An Immigration and Customs Enforcement agent in 2011, via U.S. Department of Homeland Security

For the last nine years, Johns Hopkins University has partnered with U.S. Immigration and Customs Enforcement (ICE) and other public agencies and associations on training programs within the School of Education, in a program called the Division of Public Safety Leadership. Now, citing ICE’s deportation and detention policies under the Trump administration, students, faculty, alumni and community members are calling on Hopkins to end the partnership immediately.

A petition calling for an end to their agreement began circulating last week, weeks after a flurry of reports that ICE separated thousands of children from their parents at the U.S.-Mexico border over the spring and was holding some of them in cages.

Addressed to Hopkins president Ronald Daniels, the petition says “ICE has imposed a brutal policy of raids, deportations and family separations of immigrants, some of whom are apprehended at the border, some of whom have lived peaceably here in our country for decades.”

It also references “scholars of the Holocaust” who say the conditions for such detentions meet “the conditions considered definitive of concentration camps: indefinite detention without trial on the basis of identity.”

“As a private university Johns Hopkins is under no obligation to collaborate with, support or enable ICE,” the petition reads. “Given the extent and extremity of its cruel practices and the scale of ongoing human rights charters which ICE continues to violate, we do not see how in good conscience Johns Hopkins University can collaborate with this organization. Accordingly, we urge you to sever the ties that currently connect our two institutions together.”

A student group that has opposed the thorny issue of JHU getting its own private police force has thrown its support behind the petition.

“We are more than dismayed that Hopkins has been working with ICE, and oppose this partnership, especially in light of the worsening abuses within the past two years and the recent developments around deportation,” Students Against Private Police said in an emailed statement this week.

Per a Hopkins website, the Division of Public Safety Leadership also has ties to the Maryland Chiefs of Police Association and the Center of Excellence for the Study of Preparedness and Catastrophic Event Response (PACER), which is funded by ICE’s parent agency, the U.S. Department of Homeland Security.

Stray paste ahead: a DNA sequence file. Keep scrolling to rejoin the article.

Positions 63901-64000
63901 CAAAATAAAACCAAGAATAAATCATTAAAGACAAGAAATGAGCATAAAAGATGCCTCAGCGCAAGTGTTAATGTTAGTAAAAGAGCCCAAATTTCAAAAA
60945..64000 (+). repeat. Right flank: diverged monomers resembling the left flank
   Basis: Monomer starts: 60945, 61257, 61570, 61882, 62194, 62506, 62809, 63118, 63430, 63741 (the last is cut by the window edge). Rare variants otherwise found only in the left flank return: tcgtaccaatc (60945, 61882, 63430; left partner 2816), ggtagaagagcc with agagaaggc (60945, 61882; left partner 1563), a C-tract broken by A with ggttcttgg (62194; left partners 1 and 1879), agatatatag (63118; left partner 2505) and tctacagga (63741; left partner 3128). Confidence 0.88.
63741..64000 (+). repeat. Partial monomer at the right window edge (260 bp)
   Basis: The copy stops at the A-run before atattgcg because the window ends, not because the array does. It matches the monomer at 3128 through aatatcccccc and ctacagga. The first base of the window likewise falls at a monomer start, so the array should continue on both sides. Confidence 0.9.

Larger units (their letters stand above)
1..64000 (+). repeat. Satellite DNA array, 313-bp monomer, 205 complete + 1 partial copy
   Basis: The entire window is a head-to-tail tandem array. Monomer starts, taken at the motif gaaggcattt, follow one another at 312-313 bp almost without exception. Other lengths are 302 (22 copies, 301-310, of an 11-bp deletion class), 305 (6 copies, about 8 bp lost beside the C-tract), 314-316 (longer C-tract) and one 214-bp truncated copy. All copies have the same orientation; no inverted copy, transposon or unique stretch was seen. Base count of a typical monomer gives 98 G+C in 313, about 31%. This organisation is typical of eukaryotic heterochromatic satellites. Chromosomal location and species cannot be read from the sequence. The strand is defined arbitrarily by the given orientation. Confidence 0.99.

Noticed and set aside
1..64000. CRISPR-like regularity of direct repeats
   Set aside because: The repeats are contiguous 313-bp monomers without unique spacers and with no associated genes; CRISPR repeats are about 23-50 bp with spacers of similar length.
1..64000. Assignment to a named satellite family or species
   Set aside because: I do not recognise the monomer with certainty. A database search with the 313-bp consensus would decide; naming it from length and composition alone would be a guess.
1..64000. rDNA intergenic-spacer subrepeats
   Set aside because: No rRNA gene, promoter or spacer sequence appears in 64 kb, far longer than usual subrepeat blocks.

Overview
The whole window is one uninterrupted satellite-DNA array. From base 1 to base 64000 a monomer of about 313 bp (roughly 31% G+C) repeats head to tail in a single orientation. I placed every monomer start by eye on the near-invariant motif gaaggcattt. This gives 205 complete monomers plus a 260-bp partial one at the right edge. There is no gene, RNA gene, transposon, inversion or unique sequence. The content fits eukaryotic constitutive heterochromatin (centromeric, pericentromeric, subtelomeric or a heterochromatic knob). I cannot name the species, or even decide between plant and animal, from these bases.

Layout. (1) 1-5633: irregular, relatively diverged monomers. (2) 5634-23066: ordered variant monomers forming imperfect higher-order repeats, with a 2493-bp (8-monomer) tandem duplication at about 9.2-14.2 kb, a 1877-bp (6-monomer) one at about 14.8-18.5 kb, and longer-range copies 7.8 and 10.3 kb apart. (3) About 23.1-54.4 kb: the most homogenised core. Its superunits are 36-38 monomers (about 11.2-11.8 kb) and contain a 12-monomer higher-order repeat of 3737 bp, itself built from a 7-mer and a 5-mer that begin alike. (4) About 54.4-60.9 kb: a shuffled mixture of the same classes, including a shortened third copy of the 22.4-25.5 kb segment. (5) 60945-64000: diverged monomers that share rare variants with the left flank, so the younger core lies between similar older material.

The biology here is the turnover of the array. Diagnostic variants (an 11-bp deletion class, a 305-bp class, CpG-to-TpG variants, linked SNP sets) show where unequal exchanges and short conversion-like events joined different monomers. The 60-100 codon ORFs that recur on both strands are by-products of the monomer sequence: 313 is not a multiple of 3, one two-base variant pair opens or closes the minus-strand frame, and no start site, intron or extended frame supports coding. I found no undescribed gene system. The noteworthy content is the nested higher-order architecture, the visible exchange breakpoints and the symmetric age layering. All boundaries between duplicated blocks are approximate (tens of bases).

Notably, the program is already planning to shut down by the end of next year, as reported by The Sun in February. School of Education Dean Christopher Morphew cited declining enrollment, faculty turnover and “lack of programmatic focus,” in the newspaper’s words, as reasons for the closure.

Hopkins spokesman Dennis O’Shea said in a statement that the Division of Public Safety Leadership has “taught leadership and management courses and workshops to employees of police departments, law enforcement agencies and other public safety organizations at the local, state and federal levels for more than 20 years,” with a contract open to ICE and other DHS agencies.

In another example of Hopkins’ partnerships with federal agencies, he pointed to the School of Medicine’s Center for Law Enforcement Medicine program, which “provides physician oversight and education for federal personnel who are cross-trained as paramedics and emergency medical technicians.” That contract includes ICE, the U.S. Secret Service, the Bureau of Alcohol, Tobacco, Firearms and Explosives and the U.S. Marshals Service.

A thorough database compiled by Sludge, an investigative publication from the blockchain-based outlet Civil, indicates Hopkins has collected more than $1.5 million from its contracts with ICE.

An earlier version of this story incorrectly said Hopkins had collected nearly $1.6 billion from its contracts with ICE. We regret the error.

Ethan McLeod is a freelance reporter in Baltimore. He previously worked as an editor for the Baltimore Business Journal and Baltimore Fishbowl. His work has appeared in Bloomberg CityLab, Next City and...